“Those being mentored recognize that the program gives them an advantage,” says Gus Metz, IT training and recruiting leader at Milliken. “As students leave school, they expect to behave differently, and the program teaches them what new habits are expected and rewarded.” For example, employees are referred to as associates, and everyone is on a first-name basis. Mentor and protégé discuss corporate and ethical issues, how to get things done, and whom to go to to solve problems.
A new paradigm
Milliken gives new employees seven to 12 weeks of initial technical training and continues to build technical skills with real project assignments. Formalized management-skills training is incorporated into a five-year core curriculum. In addition to developing the new employees’ management skills, this curriculum tells associates that Milliken expects them to stay at least five years. With this training, new employees have the opportunity to broaden their experience and career within the company.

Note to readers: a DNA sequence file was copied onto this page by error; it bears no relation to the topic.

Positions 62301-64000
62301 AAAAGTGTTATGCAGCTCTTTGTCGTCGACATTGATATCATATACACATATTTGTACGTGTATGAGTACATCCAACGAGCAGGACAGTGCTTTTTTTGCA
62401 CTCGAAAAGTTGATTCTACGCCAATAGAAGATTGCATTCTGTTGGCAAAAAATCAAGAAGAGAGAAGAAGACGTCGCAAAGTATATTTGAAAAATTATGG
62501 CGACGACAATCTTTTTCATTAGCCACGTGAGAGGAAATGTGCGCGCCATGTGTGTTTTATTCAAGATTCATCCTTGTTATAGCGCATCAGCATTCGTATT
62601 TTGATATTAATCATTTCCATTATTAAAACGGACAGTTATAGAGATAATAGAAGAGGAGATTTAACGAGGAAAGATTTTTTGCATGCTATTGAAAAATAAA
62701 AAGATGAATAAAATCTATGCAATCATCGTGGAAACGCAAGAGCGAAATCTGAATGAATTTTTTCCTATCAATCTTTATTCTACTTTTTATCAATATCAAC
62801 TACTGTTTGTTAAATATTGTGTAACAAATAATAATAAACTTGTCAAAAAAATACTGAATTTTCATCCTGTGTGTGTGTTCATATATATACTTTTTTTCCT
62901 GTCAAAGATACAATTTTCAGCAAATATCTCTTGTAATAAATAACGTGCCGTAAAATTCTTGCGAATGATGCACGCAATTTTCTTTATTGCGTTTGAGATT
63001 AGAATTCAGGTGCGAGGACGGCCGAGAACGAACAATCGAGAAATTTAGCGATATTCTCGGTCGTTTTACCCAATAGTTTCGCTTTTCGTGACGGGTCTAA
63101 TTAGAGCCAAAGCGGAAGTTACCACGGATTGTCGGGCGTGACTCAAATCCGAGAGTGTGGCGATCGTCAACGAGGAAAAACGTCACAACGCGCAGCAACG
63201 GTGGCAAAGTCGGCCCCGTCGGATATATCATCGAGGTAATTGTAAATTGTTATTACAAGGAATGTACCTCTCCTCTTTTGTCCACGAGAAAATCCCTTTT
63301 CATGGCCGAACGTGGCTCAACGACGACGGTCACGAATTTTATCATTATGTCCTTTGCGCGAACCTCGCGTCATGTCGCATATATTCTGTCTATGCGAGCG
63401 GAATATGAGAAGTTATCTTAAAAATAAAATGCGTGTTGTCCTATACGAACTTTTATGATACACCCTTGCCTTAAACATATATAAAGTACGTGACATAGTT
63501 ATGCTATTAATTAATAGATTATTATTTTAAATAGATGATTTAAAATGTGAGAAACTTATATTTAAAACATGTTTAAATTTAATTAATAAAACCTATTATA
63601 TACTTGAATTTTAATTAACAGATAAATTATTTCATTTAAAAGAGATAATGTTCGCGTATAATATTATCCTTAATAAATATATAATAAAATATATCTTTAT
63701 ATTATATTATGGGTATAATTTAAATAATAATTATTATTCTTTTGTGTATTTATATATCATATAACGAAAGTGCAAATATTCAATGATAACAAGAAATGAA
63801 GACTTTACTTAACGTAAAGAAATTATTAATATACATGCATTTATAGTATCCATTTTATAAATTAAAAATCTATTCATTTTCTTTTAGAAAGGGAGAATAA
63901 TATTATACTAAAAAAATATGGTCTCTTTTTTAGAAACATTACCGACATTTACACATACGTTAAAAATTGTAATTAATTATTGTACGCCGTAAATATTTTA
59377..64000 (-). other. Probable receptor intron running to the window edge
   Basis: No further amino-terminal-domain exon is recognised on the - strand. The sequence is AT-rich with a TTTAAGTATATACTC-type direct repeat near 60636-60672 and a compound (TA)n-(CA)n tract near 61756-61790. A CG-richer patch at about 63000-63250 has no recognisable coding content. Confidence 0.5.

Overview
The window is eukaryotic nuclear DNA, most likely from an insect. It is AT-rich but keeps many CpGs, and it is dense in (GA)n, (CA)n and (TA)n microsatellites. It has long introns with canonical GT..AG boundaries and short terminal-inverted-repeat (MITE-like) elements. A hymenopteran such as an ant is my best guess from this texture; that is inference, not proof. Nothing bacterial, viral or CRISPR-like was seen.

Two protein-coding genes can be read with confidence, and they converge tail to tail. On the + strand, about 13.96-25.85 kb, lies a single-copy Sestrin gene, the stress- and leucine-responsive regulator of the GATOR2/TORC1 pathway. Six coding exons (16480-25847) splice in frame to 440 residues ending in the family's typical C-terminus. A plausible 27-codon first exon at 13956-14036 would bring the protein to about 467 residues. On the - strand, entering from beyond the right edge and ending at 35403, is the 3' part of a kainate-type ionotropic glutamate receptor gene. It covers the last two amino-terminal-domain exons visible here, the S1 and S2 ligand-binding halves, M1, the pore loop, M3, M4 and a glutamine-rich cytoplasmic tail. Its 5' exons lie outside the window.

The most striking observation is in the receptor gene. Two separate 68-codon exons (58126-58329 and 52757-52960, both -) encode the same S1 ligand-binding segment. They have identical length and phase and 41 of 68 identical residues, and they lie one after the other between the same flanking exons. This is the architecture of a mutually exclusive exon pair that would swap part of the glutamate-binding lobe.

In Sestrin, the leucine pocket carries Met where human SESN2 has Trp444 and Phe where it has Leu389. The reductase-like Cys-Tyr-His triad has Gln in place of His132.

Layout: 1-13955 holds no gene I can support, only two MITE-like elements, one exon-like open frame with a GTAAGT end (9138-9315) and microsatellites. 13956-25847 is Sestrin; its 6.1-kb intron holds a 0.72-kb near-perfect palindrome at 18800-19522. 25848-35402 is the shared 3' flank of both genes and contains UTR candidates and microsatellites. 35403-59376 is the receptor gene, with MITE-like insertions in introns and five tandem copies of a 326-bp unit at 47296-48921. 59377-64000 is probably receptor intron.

Since the company is making an investment in an individual, it naturally wants something in return. The new paradigm requires associates to be generalists and to learn skills outside their area of technical expertise. Mentoring shortens the learning curves so associates feel productive rather than like they are wasting time.
Tammy Reeves, project leader, and Ken Brown, information services professional, represent a mentor-protégé team at Milliken. Reeves is an 11-year veteran, while Brown is moving from college to the working world. For Reeves, the mentoring program expedites the learning process for new hires and enhances leadership skills in the mentors. “I’ve improved my skills in communication, delegation, planning, time management, and performance reviews,” says Reeves. “It’s been a very valuable growing experience.”
Reeves belongs to the Associate Leadership Team, the group charged with career development. The team is responsible for improving the mentoring process and for training future mentors. Annually, the team hosts separate protégé and mentor breakfasts to garner suggestions for improving the program. The most recent result of these meetings is an annual two-hour training session for mentors. “In this session, we share experiences, discuss what-if situations and how to handle them, and give suggestions for feedback and evaluations,” says Reeves. “The mentoring process continues to be listed by our new [IT] associates as one of the highlights of their first year.”